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Math Help - Stuck on some integration

  1. #1
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    Question Stuck on some integration

    I'm currently stuck with trying to find the answer for the integral of 2cosec^2(2x) between the values of pi/4 and pi/6.

    I can integrate it and get -cot(2x) but when I put the values in I get a math error because cot(2x) is 1/tan(2x) and therefore if I put pi/4 in it will never have an answer.

    I can get the answer from the back of the book but I am more interested (and in need of knowing) in how to get it.
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  2. #2
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    Quote Originally Posted by Beard View Post
    I'm currently stuck with trying to find the answer for the integral of 2cosec^2(2x) between the values of pi/4 and pi/6.

    I can integrate it and get -cot(2x) but when I put the values in I get a math error because cot(2x) is 1/tan(2x) and therefore if I put pi/4 in it will never have an answer.

    I can get the answer from the back of the book but I am more interested (and in need of knowing) in how to get it.
    \cot\left(\frac{\pi}2\right) = \frac{\cos\left(\frac{\pi}2\right)}{\sin\left(\fra  c{\pi}2\right)} = 0.

    Just applying the definition of cot will tell you its 0. So you don't need the calculator
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    Quote Originally Posted by Isomorphism View Post
    \cot\left(\frac{\pi}2\right) = \frac{\cos\left(\frac{\pi}2\right)}{\sin\left(\fra  c{\pi}2\right)} = 0.

    Just applying the definition of cot will tell you its 0. So you don't need the calculator
    0 isn't the answer
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    Quote Originally Posted by Beard View Post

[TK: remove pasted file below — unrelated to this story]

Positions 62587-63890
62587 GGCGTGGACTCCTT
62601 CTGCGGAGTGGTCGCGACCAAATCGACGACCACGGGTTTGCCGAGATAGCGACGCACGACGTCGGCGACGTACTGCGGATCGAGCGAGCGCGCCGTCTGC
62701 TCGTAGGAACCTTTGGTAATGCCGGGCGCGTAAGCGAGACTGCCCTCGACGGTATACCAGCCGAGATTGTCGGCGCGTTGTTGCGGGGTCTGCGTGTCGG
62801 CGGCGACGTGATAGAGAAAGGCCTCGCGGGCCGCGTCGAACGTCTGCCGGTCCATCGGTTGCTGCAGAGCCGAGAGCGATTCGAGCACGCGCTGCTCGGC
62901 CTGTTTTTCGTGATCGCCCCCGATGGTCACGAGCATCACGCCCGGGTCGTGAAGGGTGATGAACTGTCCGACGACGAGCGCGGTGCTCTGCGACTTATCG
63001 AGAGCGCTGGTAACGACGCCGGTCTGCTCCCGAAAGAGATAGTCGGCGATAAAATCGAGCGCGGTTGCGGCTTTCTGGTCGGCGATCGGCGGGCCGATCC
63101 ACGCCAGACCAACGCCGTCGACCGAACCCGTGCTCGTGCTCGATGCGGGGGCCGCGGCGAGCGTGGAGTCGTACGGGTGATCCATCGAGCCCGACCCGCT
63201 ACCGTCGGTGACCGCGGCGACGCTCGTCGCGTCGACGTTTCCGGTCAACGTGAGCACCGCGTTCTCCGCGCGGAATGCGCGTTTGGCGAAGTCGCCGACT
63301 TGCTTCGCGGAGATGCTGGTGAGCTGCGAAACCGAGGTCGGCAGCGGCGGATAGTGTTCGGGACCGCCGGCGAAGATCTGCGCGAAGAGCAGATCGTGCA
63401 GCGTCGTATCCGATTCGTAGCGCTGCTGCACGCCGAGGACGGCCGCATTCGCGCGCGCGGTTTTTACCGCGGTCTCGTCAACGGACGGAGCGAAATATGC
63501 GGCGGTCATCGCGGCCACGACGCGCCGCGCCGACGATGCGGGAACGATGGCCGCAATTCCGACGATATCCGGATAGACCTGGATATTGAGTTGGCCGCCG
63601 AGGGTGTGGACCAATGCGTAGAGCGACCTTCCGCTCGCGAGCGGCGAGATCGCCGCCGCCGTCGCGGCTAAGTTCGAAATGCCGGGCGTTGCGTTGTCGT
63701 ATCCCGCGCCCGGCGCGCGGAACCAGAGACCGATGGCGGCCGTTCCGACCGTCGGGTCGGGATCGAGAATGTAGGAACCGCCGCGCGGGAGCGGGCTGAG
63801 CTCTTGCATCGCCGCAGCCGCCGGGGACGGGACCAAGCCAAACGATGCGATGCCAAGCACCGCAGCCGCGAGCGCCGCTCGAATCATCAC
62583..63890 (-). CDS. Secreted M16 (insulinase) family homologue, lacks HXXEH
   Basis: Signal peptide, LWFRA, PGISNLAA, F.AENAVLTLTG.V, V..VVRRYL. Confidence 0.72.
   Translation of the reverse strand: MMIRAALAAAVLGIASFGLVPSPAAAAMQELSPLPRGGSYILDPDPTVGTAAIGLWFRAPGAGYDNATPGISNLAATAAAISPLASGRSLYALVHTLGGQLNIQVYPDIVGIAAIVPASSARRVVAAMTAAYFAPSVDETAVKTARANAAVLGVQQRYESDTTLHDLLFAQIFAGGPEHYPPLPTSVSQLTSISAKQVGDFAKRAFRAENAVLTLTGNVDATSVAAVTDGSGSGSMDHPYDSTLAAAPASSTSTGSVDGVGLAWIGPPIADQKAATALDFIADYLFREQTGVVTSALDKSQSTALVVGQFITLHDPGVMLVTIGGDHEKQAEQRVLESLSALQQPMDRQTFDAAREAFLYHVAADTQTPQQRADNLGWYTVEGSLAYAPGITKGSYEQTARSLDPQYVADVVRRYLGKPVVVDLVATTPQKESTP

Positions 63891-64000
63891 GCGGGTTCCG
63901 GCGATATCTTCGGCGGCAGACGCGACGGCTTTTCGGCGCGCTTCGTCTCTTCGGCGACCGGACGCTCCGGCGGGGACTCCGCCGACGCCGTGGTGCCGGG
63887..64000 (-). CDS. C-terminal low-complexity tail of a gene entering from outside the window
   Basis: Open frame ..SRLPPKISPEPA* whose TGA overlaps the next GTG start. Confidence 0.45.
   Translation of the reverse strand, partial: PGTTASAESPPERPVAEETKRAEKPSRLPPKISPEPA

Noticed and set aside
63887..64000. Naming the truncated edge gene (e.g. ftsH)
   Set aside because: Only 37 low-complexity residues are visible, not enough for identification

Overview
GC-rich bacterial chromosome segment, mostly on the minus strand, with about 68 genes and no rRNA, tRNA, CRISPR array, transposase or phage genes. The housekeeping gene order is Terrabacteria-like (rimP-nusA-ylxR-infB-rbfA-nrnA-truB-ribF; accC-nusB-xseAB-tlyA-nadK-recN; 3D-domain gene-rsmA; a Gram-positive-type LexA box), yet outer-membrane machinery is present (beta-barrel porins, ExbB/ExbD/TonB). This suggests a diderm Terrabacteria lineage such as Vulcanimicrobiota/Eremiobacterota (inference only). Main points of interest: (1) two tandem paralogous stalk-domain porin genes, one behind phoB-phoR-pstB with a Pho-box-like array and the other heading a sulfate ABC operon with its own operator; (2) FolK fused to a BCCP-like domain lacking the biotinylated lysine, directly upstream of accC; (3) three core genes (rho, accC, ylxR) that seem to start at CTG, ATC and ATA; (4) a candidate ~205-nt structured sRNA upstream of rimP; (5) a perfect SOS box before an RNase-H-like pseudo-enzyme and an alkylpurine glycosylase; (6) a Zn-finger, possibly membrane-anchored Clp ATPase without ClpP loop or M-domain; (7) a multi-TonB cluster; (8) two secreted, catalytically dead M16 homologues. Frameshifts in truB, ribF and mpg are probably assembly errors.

0 isn't the answer
    I did not say 0 is the answer. But \cot\left(\frac{\pi}2\right) = 0

    \int_{\frac{\pi}6}^{\frac{\pi}4} 2\, \text{cosec}^2 2x \, dx = - \cot 2x \bigg{|}_{\frac{\pi}6}^{\frac{\pi}4} = - \cot\left(\frac{\pi}2\right) + \cot \left(\frac{\pi}3\right) = \frac1{\sqrt{3}}
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    Quote Originally Posted by Isomorphism View Post
    I did not say 0 is the answer. But \cot\left(\frac{\pi}2\right) = 0

    \int_{\frac{\pi}6}^{\frac{\pi}4} 2\, \text{cosec}^2 2x \, dx = - \cot 2x \bigg{|}_{\frac{\pi}6}^{\frac{\pi}4} = - \cot\left(\frac{\pi}2\right) + \cot \left(\frac{\pi}3\right) = \frac1{\sqrt{3}}
    Unfortunately wrong again and that is why I hate it.
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  6. #6
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    Quote Originally Posted by Beard View Post
    Unfortunately wrong again and that is why I hate it.
    I dont think it is wrong.On what basis do you say my answer is wrong?Is it because of the book? What does your book say? Probably they have given the answer in some other form.

    What do you expect the answer to be?
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    Quote Originally Posted by Isomorphism View Post
    I dont think it is wrong.On what basis do you say my answer is wrong?Is it because of the book? What does your book say? Probably they have given the answer in some other form.

    What do you expect the answer to be?
    The answer expects its to be (4 - pi)/8
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  8. #8
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    Quote Originally Posted by Beard View Post
    Unfortunately wrong again and that is why I hate it.
    It's correct.

    Did you try rationalising the denominator?

    \frac{1}{\sqrt{3}} = \frac{1}{\sqrt{3}}\times\frac{\sqrt{3}}{\sqrt{3}} = \frac{\sqrt{3}}{3}.
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  9. #9
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    I messed up

    Sorry, I was looking at the answer for the other question I was stuck on and both of you are correct
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